Every region has its own distinctive vernacular and vocabulary, but it takes outsiders to point out these idiosyncrasies in language to native speakers. In my cozy mystery, “Murder on Sugar Creek,” the young reporter, Tyler, plays the role of the person who’s not from around here.

When amateur sleuth and the book’s protagonist, Maggie Morgan, responds to a request for directions by saying, “I don’t care to help you,” Tyler scoffs. In his world, “I don’t care to” literally means the speaker doesn’t care.

In eastern Kentucky, it means, “Why, shore, Bub, I’ll help you out.”

I have no idea when or why “I don’t care to” became a positive response. In fact, I didn’t know the phrase prompted controversy until circa 2008 when I attended a get-together populated primarily by people not from around here. These friendly, considerate folk were in no way ridiculing us. They were, however, baffled by certain expressions they had not heard until they moved here.

Of course, they also exaggerated. One of them noted that we refer to those bodies of water that run by our homes and roads as “cricks.” That’s just ridiculous. They’re creeks. A crick is a pain in your neck.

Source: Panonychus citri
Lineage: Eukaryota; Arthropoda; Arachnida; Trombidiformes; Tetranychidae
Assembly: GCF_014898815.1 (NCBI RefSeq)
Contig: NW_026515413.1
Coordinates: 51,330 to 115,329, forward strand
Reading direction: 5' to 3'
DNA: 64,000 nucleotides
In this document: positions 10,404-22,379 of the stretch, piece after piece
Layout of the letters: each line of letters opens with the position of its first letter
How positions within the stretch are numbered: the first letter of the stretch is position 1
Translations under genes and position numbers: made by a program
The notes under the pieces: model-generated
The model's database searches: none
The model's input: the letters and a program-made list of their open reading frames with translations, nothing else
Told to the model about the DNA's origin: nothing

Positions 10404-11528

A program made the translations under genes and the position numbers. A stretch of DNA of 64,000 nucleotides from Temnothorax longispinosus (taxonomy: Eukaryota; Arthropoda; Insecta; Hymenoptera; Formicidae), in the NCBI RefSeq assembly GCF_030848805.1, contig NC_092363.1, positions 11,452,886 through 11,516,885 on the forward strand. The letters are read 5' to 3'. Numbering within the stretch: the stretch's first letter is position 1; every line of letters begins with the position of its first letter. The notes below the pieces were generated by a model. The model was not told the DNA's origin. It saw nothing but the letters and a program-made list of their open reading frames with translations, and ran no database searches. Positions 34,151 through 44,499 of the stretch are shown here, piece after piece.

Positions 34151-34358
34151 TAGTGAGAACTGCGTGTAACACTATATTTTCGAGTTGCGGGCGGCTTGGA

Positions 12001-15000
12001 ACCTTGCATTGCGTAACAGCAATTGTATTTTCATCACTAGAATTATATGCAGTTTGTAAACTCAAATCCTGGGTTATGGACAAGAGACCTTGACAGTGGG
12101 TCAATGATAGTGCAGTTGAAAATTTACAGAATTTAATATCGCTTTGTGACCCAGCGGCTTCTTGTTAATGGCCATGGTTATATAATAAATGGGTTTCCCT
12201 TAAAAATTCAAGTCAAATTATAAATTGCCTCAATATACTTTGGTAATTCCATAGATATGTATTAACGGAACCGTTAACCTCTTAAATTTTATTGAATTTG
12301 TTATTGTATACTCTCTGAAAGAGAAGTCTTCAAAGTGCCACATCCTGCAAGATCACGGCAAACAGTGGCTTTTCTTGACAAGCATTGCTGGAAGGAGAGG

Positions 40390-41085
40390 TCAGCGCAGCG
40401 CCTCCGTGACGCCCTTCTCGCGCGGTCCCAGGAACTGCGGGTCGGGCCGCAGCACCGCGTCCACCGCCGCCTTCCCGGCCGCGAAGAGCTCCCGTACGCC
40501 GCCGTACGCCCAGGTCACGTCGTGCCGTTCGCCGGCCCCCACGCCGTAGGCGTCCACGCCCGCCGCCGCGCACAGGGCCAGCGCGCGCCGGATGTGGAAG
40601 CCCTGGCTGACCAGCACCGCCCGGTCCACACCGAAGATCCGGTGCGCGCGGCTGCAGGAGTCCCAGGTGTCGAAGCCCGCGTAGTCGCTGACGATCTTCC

But it’s true that we live in hollers instead of hollows, that hogs waller in the mud, and that misbehaving children are often accused of behaving like hetherns. I don’t think I’ve ever correctly pronounced the word heathen. Or, for that matter, greasy, spigot, and tomorrow. Those words become greezy, spickit, and tuhmar once you enter our mountains.

We also love to pluralize. My daddy worked in the coal mines. We shop at the Walmarts. We cheered on John Wall(s) the year he played for our beloved Wildcats.

We’re also directionally challenged. Indeed, as my characters can attest, we frequently travel up to Tennessee and down to Ohio. One of my crack proofreaders noticed this in my manuscript and marked it as a mistake. It’s not a mistake, though, it’s just how we talk.

In an effort at full disclosure, however, I must admit that I try to pronounce and use words correctly and to adhere to proper grammar. Yet, despite the best efforts of others, I continue to describe knit caps as toboggans and I refuse to call that annoying, stinging insect a wasp. It’s a wasper. I know the difference, but I don’t care to use the right term. And, in this case, I don’t care to really means that I’m not doing it.